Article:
My grandfather was a painting and wallpaper contractor who worked on his own. I had the good fortune of working for him for many years as I grew up and the stories he told as we worked together were more important than the money I earned or the painting skills I developed. He shared stories on building his customer base, on always putting in a good day’s work, and how to provide amazing customer service. In fact, he never had to advertise for business and always had jobs lined up and waiting. What I remember most were the stories that focused on the people we worked for and how he built relationships with each one of them. Relationships built on trust and a personal connection. We ended up being asked to watch young children if a parent had to run an errand, given keys so we could work in their homes when they were on vacation and often invited to their open houses to show off their new decorating! I have used those stories and the lessons I learned from them when I interviewed for my last two jobs and in my work coaching leaders.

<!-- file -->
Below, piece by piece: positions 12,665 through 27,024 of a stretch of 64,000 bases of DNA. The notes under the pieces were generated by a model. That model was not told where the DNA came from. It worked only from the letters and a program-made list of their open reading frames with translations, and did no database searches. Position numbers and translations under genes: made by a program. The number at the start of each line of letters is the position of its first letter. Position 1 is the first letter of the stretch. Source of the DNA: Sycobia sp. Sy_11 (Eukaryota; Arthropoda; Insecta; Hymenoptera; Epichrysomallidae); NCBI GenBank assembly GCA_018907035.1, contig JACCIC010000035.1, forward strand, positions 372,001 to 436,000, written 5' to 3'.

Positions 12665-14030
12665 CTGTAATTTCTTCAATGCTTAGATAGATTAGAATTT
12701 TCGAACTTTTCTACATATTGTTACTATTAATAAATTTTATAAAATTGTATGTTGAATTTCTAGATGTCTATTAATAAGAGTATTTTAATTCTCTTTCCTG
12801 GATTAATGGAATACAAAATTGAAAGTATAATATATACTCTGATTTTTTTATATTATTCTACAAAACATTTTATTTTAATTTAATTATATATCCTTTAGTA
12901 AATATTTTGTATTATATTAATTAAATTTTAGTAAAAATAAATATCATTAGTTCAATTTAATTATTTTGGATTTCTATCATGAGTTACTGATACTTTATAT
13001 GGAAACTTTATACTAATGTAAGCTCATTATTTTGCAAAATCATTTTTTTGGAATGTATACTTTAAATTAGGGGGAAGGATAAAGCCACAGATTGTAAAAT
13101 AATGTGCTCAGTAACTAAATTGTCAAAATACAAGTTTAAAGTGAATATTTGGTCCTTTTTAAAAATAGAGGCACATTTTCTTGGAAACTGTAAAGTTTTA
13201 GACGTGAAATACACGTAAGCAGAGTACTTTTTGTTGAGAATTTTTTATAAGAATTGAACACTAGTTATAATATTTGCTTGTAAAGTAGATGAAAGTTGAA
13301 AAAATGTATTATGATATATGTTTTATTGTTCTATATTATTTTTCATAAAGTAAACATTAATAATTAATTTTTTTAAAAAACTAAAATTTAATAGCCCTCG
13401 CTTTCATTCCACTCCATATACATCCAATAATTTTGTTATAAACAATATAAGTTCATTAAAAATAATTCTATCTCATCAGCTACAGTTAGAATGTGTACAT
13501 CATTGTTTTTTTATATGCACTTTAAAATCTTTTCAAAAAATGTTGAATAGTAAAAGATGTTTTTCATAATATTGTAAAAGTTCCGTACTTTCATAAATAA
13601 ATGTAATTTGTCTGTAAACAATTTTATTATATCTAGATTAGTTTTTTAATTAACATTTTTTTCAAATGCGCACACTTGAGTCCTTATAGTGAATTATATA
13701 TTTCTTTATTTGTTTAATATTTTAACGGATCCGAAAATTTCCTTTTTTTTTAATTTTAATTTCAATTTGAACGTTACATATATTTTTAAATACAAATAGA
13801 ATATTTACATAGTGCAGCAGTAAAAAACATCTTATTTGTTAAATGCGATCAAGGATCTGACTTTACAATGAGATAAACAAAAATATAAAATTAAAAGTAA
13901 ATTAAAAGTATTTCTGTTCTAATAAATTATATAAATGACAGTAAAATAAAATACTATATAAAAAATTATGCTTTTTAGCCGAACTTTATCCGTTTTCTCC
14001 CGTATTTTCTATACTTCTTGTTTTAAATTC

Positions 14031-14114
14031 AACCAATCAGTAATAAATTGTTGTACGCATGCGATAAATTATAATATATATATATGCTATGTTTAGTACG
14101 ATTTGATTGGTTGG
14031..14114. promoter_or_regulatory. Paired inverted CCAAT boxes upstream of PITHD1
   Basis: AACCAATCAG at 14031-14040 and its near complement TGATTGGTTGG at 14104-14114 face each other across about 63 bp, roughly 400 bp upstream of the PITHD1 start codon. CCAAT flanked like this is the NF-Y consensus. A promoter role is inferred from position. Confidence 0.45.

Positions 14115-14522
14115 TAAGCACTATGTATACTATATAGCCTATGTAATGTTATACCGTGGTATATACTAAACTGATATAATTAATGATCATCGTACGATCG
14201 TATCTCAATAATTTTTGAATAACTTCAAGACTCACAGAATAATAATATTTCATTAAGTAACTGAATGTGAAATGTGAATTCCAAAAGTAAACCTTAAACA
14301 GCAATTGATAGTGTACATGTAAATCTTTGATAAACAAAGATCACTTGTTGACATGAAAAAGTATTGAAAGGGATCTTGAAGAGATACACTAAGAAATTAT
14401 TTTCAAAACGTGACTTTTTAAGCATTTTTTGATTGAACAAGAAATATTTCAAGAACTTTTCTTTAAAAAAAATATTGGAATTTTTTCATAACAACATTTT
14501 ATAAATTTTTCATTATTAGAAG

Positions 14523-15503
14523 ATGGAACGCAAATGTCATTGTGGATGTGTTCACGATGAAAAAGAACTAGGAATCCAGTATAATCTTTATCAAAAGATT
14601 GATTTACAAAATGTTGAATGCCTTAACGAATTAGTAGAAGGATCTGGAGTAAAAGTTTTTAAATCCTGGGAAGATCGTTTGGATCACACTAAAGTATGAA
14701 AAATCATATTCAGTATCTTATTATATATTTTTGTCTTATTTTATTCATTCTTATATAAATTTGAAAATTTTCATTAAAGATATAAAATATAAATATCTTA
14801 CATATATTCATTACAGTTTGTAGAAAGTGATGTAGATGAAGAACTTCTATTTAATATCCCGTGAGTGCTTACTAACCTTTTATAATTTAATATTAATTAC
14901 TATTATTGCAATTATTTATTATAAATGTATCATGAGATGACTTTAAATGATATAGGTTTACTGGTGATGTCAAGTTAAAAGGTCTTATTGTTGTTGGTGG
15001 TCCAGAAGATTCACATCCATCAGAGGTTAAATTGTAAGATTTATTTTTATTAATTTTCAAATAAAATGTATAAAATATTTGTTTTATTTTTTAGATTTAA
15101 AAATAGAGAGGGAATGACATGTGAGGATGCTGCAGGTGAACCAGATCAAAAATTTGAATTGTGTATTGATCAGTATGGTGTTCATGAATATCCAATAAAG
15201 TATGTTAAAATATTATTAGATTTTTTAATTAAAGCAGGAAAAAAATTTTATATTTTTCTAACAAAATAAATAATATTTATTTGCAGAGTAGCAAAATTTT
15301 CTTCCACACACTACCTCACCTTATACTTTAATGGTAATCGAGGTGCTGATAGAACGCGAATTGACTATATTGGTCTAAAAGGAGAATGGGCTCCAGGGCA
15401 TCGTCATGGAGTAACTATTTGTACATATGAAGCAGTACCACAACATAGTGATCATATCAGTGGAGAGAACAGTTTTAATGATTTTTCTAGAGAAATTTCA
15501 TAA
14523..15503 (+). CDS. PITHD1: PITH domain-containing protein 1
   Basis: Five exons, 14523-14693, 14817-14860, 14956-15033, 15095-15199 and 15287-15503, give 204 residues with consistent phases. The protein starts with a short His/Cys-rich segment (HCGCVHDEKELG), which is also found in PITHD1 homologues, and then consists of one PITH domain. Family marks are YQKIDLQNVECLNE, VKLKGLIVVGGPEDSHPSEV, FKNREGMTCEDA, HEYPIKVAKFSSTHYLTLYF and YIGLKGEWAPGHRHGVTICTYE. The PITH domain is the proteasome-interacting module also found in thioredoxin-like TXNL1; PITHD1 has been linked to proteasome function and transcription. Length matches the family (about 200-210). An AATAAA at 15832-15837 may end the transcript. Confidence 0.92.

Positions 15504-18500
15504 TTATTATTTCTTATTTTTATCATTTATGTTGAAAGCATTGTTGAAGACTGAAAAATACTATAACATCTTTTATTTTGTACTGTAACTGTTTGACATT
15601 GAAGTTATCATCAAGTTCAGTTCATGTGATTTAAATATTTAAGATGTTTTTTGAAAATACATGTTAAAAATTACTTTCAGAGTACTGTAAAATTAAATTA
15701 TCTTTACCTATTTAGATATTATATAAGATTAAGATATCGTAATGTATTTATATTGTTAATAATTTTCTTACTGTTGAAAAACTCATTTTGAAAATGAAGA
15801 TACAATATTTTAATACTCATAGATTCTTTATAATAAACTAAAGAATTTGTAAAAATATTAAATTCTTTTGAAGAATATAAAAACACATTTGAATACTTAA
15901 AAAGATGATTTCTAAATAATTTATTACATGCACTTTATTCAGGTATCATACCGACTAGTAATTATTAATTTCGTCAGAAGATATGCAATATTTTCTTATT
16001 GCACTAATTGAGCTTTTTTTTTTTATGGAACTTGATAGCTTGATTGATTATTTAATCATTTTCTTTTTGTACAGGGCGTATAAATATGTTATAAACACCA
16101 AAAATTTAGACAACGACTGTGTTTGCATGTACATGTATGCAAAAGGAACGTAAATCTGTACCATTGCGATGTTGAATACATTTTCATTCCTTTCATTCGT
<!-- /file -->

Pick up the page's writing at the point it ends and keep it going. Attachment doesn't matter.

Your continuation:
At the ASTD – International conference last week I discovered a book titled “The Slice of Trust” (Link to book) that reminded me of how my grandfather built trust. David Hutchens, an organizational storyteller, and Barry Rellaford, are the co-authors and they bring to life Steven M.R. Covey’s the “Speed of Trust” through story and fables. You are introduced to Simon the Pieman and learn important leadership lessons on building trust with your people.
Simon tackles an issue that I know most leaders struggle with, how to extend trust to others at work, through the metaphor of sharing a pie. His story describes how my grandfather extended trust to me, his young apprentice. One piece at a time! Hutchens and Covey call this “smart trust.” As the leader you need to take the first step and extend trust, but, only one piece at a time! Not the whole pie, until you analyze how you and the other person enjoyed the single piece of pie. I was trusted to paint closets before I was trusted to paint living rooms!
Covey encourages leaders to read Simon’s story and then to reflect on how each of us extends trust in our organizations and to look for opportunities to share our pie.